They approach every young man of Middle Eastern appearance asking him for the time of day. I fail to understand what the big deal is and why the demonstrators don’t just look at their watches, until one of the demonstrators tells his friend, “Fuck! I missed a chance! I asked him what time it was and he said 10:30 with an accent. He was an Arab! A fucking Arab! And then a cop passed by and I missed my chance.”
The demonstrators curse the Channel 10 News team that was broadcasting live. One of them spits on the camera as others chant, “Fuck the press.” One of the demonstrators tells his friend that they were able to catch an Arab at Nachlaot: “You won’t believe what we did to him,” he continues as they walk towards the Old City.
The human hunting continues late through the night, despite the police efforts to direct the demonstration through the Zion Gate and into the Jewish Quarter, as far away from Arabs as possible.
It is just another night in the city. A city which officially is united. Too bad we do live here, our fate is entwined with this country, and thus the experience is a traumatic one. It is not every day that a man gets to witness the hunting of another human being.
“Does he look like a leftist to you?” asks a curly haired girl wrapped in an Israeli flag. “Of course,” her friend replies. “Look at him taking our pictures with that hair of his.” The fired up teens around the two do not need much more than that to ignite them, and they storm forward. A group of older thugs join in on the assault. The photographer, tries to defend himself, but he is taking punches and kicks from all sides.
“Let’s find some action,” shout ultra-orthodox teens as they run into Sacher Park to join in the hundreds of demonstrators already there. In the dark, they cross through the park running between the bushes. They arrive at the edge of the park, short of breath, only to find a police officer waiting on the road, announcing through a megaphone that this is an illegal gathering, and calling them to disperse. “Anyone not dispersing will be arrested,” the police officer says as he summons two officers on horseback through the radio. The police ride into the park and the demonstrators decide to stand back. “These police are bastards! Watch out from them!” shouts a man in a Lehava organization t-shirt.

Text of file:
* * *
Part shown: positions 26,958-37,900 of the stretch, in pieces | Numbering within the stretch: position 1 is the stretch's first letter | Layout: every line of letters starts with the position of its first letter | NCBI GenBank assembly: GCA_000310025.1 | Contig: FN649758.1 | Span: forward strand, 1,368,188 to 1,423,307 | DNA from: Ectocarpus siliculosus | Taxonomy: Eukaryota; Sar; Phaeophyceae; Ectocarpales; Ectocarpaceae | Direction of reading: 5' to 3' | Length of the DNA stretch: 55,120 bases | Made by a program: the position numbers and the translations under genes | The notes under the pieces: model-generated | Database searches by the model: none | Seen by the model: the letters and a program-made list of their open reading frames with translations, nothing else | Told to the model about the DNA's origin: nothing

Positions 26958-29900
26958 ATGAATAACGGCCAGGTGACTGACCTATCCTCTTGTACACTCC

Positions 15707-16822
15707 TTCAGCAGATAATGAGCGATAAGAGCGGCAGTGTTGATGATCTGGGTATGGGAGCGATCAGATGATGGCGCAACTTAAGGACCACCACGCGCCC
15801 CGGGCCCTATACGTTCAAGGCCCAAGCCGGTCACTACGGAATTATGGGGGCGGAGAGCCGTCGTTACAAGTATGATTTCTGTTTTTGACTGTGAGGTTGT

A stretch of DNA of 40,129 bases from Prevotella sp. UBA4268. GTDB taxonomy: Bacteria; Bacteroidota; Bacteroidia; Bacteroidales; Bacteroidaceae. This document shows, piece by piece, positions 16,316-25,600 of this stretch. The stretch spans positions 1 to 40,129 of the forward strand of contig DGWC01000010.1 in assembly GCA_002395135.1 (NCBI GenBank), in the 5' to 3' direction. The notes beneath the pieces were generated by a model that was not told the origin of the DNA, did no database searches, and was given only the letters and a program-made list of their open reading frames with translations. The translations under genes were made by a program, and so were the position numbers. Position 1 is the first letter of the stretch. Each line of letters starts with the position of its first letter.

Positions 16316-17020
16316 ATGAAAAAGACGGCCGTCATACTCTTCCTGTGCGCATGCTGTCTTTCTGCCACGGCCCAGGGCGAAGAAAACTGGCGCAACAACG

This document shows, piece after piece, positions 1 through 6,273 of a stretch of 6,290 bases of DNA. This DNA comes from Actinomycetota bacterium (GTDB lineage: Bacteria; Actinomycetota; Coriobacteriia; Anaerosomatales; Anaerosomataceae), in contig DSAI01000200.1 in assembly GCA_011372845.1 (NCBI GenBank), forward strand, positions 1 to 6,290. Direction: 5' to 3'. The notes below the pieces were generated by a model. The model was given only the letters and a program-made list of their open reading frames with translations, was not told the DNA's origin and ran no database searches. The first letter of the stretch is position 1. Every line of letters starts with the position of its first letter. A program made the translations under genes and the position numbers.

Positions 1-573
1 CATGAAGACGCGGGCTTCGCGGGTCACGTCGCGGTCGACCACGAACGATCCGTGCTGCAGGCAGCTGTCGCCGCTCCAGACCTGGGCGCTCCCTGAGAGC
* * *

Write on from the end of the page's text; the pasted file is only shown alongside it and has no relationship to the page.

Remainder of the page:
Now everyone turns, running to the Ben Zvi and Bezalel street intersection. One of the youths drops something, he and his friends retreat back a few meters. On the asphalt lays a knife and canister of tear gas. “You’re crazy,” says one of them, “If they catch you with that you’re going to get arrested.” Quickly, he stuffs it back into his pocket.
The demonstrators become inpatient. They divide into small groups, they cross the street, and begin infiltrating the streets of Nachlaot neighborhood. In one of the alleys, several stand and switch their Lehava shirts so the printed side is now facing their body and they won’t be recognized as part of the group. Others cover their faces using scarves and march on Machane Yehuda market. One of them chants, “A Jew is a good soul, an Arab is a bastard.” An hour later, in the narrow street leading from the Jewish Quarter parking lot to the Wailing Wall in the Old City, this chant becomes a sort of an anthem that will be sung out by dozens of demonstrators.
“Look at them,” says a religious teenager wearing a t-shirt that reads, ‘The Negev belongs to the Jews’ as he points to the Arab neighborhood of Silwan just outside of the Old City. “They sleep quietly there. You will not see a single police officer there. No one dares go in there. What do the police do? They come to arrest us. Cowards.”
On the plaza in front of the Wailing Wall, photographers become the target once again: “Let’s see you come here and stand between us you fucker,” one of the demonstrators tells a photographer. “if you’re a real man come here. I dare you,” he continues. The photographer calmly rolls himself a cigarette and doesn’t respond. The demonstrator then tries his luck with another photographer.
Back in the center of Jerusalem, a group of demonstrators attack an African worker who has just finished his shift in one of the local restaurants. Bystanders are quick to intervene, smuggling him away from the mob. A Palestinian taxi driver receives a spit to the face. “But I am a Christian,” he says trying to defend himself.
Rain begins and one of the recently deployed border police tells another officer standing next to him, “there is no place like this city. I’m so happy we got stationed here.”